How do you keep motivated?

Yeah, I know — not the kind of thing I usually write about, right?

The psychological elements of exercising and dieting are important, key even. I find that it’s fairly easy for me to get into a routine and stick with a plan, which is probably an artifact of experience. But from time to time, I notice I go through spells of, for lack of better phrasing, not giving a damn.

This seems to happen to me about once a year, so I’m used to it by now, and don’t mistake what I’m saying — this doesn’t bother me. I think it’s just part of the process.

It does have me thinking though — how do you react when you hit spells of not giving a damn? Do you let it pass? Try to find motivation from elsewhere? Or do you just not sweat it and let things go as they fall?

In the past, in my more “hardcore” lifting days (if I ever had any), I’d consider it a problem and something to work myself out of, whatever it took. Now I find that I’m leaning towards looking at it as a seasonal lull, time to focus on other things and not worry so much about lifting. This is a growing trend with me now, since I’ve pretty much made an official end to any competitive aspirations and any real strength goals.

I still want to keep lifting; I couldn’t imagine quitting after being at it so long. It’s as much a part of my life as eating. But the focus is starting to shift away from the biggest number I can put up for one rep. It’s too much toll on my body (just in the last year I’ve racked up a couple of injuries ranging from pretty bad to worrisome and liable to get worse), and honestly it just doesn’t lure me in the way it did 4-5 years ago.

So what are your strategies for staying on point, and coping with those times when you may not be so fired up to train?

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3 thoughts on “How do you keep motivated?”

  1. Get back into some sort of sport, so you're not just lifting to lift.

    Do something more skill related or strength endurance related (kettlebell sport or Olympic lifting). You (one) may never be a champion at it, but getting noticeably better at something like this is motivating. If you're injured, the Oly might be bad, but the KS sport might actually help over time.

    Become a training partner for someone who has potential but could never afford the training. Train with him or her, which forces you to back down to the basics.

  2. People make the biggest difference. If I am learning something from them or helping them with something, that always seems to get me up and moving, even if I am otherwise inclined. Sometimes, just having a friend call me out will do it. Other times, I have to really think about heeding my instinct, taking a break may be the right choice…this is often the hardest thing for me to consider (I have wondered whether part of what makes periodization work is that it makes taking a break psychologically easier).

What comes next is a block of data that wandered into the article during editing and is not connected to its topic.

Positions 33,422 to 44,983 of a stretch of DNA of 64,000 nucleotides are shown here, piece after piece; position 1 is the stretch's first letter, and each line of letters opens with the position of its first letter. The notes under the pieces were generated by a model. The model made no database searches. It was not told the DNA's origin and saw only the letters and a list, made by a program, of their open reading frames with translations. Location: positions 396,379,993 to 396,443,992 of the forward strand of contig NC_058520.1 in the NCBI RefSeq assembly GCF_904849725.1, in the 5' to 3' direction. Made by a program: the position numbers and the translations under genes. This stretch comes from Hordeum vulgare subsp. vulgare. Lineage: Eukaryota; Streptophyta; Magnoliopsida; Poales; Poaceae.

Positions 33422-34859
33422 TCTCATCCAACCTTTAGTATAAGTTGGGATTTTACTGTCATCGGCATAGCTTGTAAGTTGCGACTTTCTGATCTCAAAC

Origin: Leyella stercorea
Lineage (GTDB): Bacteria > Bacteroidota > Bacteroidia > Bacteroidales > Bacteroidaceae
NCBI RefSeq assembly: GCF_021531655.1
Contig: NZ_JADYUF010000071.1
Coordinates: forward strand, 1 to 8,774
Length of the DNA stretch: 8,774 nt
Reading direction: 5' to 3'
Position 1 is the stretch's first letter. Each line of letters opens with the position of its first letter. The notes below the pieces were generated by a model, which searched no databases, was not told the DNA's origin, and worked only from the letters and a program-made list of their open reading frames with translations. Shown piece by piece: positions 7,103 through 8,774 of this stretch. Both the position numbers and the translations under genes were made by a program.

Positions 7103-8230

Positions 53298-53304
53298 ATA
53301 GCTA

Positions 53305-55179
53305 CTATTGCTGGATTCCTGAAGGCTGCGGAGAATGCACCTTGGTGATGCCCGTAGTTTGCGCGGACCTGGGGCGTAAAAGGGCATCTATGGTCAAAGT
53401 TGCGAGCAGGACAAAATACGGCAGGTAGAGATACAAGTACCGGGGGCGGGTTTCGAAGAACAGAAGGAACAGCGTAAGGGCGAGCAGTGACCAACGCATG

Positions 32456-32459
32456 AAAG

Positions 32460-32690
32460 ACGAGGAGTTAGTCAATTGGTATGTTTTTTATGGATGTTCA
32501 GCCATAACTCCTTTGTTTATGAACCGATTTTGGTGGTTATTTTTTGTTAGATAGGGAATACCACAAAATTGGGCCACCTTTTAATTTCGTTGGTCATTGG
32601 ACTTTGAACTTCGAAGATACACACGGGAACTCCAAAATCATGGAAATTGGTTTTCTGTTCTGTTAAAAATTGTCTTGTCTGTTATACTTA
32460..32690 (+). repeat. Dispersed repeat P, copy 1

3. I think the best way to find motivation to go to the gym is finding a partner. In my case I have my cousin. Sometimes I just don't feel like lifting weights and he insist in a way I cannot deny. Sometimes it's the contrary. That way we "cover" each other. We have the same build so we use the same weights, making the session faster/easier.

    Like Roland (above) said, choosing a sport would be a good idea. Problem is I could never find one that can lead me to a physique similar to lifting heavy weights.

    There is an interest article (can't look for the source right now) about performance change around opposite sex. There was men doing a test in the treadmill using all the paraphernalia to check hearth, lungs, etc. When the test was performed by a female physician, the performance increased by a considerable amount (can't remember the exact number).

    Even if you're happy-married, go to a gym full of chicks to get you motivated, train with a partner and choose a nice aerobic sport to fill a gap in your training. I go to the gym (weight lifting) 4 days/week. 2 days/week I do MMA. I train with different people all the time so It's not boring like swimming back and forth in a pool.

    Oh, and being short (5'7) you never know when you need to get "ignorant"! You get more confident and it's less likely you get involved in a fight. Seems like people can notice your confidence and know they're going to get hurt (too) in case they mess with you. BTW I'm not a Pit-boy, I'm always smiling! :D

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